Published October 24, 2018|3 min read
Updated Sept. 9, 2019: More than 2 million people ages 19 through 25 gained health insurance in the years following the passage of former President Barack Obama's health care law, which allows young adults to stay on their parents' plans until age 26.
Post-Obamacare, these young adults had access to health care, but it also risked exposing their private health information to the policyholders — their parents.
People are less likely to seek health care if they're concerned about confidentiality, especially when it comes to sexual or reproductive health, said Lauren Wisk, assistant professor of pediatrics at Harvard Medical School. People seeking mental health care like drug treatment might also not want their parents to know.
"Even something that isn't necessarily a sensitive service, people might want to keep that private for whatever reason," Wisk said.
People might be more likely to skip care if they're worried about confidentiality. But that can be risky and sometimes unnecessary. Young adults on their parents' plans have ways to keep their health information private.
Federal health privacy laws require providers and health plans to let people ask for confidential communications if they feel revealing their health information to the policyholder will put them in danger. Federal law also prevents insurers from revealing patients' HIV status.
States adopted similar regulations even before Obamacare, but the issue gained more visibility after the law put many more adults on their parents' plans, said Abigail English, director of the Center for Adolescent Health and the Law, a research organization.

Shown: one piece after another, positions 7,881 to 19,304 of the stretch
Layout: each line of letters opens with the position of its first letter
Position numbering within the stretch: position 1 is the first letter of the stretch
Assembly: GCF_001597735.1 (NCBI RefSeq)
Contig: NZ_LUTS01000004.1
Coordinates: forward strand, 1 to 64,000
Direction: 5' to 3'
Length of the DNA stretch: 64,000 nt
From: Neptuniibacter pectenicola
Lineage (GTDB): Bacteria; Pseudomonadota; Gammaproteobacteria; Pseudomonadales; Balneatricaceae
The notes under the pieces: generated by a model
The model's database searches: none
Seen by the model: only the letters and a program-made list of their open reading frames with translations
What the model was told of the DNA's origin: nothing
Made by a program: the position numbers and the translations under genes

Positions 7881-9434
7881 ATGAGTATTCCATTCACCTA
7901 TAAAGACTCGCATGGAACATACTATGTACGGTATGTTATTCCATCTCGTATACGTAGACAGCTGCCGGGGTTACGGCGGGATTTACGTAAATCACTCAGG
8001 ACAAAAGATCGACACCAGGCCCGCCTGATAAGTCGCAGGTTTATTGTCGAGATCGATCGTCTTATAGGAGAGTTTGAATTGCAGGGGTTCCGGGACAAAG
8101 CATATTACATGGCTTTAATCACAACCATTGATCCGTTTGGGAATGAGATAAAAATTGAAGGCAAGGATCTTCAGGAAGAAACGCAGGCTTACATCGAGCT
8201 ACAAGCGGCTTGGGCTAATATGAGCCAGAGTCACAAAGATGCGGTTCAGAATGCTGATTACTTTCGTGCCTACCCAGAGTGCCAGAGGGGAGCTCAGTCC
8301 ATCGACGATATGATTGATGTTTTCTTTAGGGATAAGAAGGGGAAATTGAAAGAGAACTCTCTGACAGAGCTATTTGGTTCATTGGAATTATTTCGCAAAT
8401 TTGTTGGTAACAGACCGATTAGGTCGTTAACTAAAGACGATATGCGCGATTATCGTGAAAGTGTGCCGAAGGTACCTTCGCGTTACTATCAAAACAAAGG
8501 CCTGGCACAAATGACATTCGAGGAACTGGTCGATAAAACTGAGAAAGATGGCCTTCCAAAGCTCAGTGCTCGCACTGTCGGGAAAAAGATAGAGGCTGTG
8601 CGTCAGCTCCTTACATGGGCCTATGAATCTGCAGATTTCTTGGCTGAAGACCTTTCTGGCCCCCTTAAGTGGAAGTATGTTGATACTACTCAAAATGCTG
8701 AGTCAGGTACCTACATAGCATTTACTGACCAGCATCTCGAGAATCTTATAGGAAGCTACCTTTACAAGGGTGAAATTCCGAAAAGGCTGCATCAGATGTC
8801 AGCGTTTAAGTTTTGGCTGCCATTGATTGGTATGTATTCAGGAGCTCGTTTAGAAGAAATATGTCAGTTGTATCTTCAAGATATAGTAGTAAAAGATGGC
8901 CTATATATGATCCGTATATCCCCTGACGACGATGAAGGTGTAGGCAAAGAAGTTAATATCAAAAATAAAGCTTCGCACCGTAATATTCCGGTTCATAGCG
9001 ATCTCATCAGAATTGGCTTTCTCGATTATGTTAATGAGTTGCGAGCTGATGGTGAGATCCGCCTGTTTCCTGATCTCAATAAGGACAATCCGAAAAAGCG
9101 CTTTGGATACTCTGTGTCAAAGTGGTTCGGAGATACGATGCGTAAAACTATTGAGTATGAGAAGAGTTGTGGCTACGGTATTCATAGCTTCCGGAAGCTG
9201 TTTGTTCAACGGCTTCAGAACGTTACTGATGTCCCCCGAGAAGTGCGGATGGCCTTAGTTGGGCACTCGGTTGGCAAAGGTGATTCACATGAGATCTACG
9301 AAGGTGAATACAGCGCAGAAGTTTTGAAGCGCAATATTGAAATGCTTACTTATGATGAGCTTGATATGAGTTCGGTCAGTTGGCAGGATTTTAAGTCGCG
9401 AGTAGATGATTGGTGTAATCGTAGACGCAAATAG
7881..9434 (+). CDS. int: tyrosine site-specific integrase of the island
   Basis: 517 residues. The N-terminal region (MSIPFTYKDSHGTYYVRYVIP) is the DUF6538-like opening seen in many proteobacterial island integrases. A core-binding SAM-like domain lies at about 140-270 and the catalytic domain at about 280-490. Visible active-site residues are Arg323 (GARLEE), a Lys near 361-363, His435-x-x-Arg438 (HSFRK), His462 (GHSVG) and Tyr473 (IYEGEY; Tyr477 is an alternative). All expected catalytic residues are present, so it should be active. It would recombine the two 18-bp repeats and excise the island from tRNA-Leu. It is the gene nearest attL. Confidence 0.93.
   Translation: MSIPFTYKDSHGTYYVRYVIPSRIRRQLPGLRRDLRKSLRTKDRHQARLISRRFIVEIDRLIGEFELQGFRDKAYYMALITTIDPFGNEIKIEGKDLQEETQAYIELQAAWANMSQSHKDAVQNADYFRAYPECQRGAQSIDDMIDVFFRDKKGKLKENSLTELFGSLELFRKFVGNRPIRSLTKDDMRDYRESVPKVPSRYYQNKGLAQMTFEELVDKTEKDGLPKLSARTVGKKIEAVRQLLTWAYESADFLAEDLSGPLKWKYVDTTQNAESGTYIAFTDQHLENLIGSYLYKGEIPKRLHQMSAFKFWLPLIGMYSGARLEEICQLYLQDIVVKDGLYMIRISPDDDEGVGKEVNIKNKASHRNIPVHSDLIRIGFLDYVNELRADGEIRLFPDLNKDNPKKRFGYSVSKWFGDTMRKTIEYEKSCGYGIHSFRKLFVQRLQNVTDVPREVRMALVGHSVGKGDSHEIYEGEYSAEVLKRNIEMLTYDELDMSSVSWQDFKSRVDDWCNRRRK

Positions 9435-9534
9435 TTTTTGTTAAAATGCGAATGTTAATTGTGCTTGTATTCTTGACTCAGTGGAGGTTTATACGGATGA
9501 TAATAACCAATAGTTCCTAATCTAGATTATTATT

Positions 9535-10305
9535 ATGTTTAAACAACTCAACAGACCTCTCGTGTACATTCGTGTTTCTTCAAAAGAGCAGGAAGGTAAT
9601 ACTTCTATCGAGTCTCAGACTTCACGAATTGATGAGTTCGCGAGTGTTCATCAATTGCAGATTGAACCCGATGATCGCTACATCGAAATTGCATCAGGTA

Even if no danger exists, you can always talk to your provider about how services get billed and how they communicate with patients, Wisk said. Providers will often comply with a request for confidential communications even if there's no strict legal requirement as long as the request is reasonable.
When dealing with insurance companies, read your policy to learn how the plan communicates with policyholders. You can contact the insurer before any sensitive services to make sure billing or other information is only sent to the people you want.
Remember: Providers and insurance companies aren't required to do this under federal law. It's up to them whether they comply with requests from dependents. But some states are filling the void to provide more privacy protection for young adults.
Massachusetts passed a law this year that would give patients control over how and where insurers send payment information. California has a similar law, and a handful of other states offer similar protections, English said.
There's not only variation in state laws, but also how insurers comply with those laws, English said, so it's best to contact your insurance company to learn exactly how they handle privacy issues. (Learn who exactly controls your health data.)
Given this inconsistency, it's possible parents may find out about their dependents' private health information. If this happens, contact the provider and insurance company to get ahead of further breaches, Wisk said.
"I would pursue it very assertively with the company and ask to speak to supervisors," she said.
If the company has violated federal law, you may want to file a complaint with Office of Civil Rights at the Department of Health and Human Services. You may also contact your state insurance commissioner. But once your confidentiality is breached, there's not much you can do to put the cat back in the bag. That's why it's important to take steps to keep information from getting leaked in the first place, Wisk said.
"Young people really need to be proactive and seek information from their health plan about what measures are available to protect their privacy, and then take action to make use of whatever protective measures are available," she said.
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